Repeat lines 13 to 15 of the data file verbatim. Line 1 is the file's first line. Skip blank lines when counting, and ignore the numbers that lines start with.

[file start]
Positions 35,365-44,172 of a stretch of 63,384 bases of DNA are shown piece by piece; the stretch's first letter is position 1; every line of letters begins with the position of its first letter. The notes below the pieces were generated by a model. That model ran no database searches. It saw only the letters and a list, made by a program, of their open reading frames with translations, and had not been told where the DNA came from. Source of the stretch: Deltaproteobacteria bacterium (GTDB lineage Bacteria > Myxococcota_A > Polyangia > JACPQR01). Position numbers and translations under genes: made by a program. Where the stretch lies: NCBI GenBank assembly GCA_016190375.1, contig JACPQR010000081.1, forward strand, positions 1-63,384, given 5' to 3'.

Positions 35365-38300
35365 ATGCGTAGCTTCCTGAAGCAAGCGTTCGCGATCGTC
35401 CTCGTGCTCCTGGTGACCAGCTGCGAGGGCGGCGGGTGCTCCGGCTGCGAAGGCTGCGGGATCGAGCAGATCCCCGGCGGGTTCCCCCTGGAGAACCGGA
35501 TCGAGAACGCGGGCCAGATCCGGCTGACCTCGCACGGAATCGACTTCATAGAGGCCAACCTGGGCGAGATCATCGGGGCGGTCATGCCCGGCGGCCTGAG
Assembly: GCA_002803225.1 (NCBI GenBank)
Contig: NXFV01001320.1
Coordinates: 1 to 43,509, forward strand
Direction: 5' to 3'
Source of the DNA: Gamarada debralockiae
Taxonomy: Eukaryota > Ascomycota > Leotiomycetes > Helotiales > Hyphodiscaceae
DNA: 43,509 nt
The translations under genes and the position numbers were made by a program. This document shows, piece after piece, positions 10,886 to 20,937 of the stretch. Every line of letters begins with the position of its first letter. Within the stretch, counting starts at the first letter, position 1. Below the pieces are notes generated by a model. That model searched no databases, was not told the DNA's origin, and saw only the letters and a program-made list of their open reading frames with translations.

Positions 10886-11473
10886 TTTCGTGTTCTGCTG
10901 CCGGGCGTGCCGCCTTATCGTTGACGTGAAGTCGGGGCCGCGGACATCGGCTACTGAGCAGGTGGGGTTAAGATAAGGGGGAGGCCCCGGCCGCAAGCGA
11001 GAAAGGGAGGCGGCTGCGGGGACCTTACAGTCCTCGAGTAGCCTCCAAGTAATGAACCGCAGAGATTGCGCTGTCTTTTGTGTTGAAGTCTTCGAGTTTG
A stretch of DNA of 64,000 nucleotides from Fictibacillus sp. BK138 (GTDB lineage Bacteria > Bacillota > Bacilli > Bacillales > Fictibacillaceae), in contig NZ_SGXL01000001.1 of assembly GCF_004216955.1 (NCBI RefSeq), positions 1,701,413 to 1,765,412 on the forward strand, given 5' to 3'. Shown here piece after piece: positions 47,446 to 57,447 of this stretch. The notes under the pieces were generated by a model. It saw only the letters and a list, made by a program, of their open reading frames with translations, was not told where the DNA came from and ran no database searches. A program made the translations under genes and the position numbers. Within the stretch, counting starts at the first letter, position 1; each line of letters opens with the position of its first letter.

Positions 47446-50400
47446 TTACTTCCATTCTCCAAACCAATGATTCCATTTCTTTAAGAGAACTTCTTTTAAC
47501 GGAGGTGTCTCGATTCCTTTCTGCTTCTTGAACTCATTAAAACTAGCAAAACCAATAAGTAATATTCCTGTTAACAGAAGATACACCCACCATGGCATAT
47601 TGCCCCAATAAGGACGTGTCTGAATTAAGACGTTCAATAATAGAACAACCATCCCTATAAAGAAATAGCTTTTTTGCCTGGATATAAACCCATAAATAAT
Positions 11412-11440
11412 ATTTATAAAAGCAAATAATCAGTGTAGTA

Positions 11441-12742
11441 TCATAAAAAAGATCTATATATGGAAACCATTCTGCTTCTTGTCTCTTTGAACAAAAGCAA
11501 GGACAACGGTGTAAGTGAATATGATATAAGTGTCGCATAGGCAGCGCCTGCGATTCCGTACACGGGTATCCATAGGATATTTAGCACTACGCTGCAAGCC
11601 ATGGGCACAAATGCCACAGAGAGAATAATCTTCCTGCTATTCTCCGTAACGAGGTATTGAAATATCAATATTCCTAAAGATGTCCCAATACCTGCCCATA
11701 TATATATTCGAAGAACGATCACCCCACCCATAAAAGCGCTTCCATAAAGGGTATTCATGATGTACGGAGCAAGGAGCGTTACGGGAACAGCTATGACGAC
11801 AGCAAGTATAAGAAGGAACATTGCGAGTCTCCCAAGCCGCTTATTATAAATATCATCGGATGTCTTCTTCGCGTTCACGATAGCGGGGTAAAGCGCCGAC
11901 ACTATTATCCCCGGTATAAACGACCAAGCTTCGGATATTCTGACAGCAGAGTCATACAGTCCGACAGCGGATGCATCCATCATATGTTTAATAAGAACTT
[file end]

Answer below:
The translations under genes and the position numbers were made by a program. This document shows, piece after piece, positions 10,886 to 20,937 of the stretch. Every line of letters begins with the position of its first letter. Within the stretch, counting starts at the first letter, position 1. Below the pieces are notes generated by a model. That model searched no databases, was not told the DNA's origin, and saw only the letters and a program-made list of their open reading frames with translations.

Positions 10886-11473
10886 TTTCGTGTTCTGCTG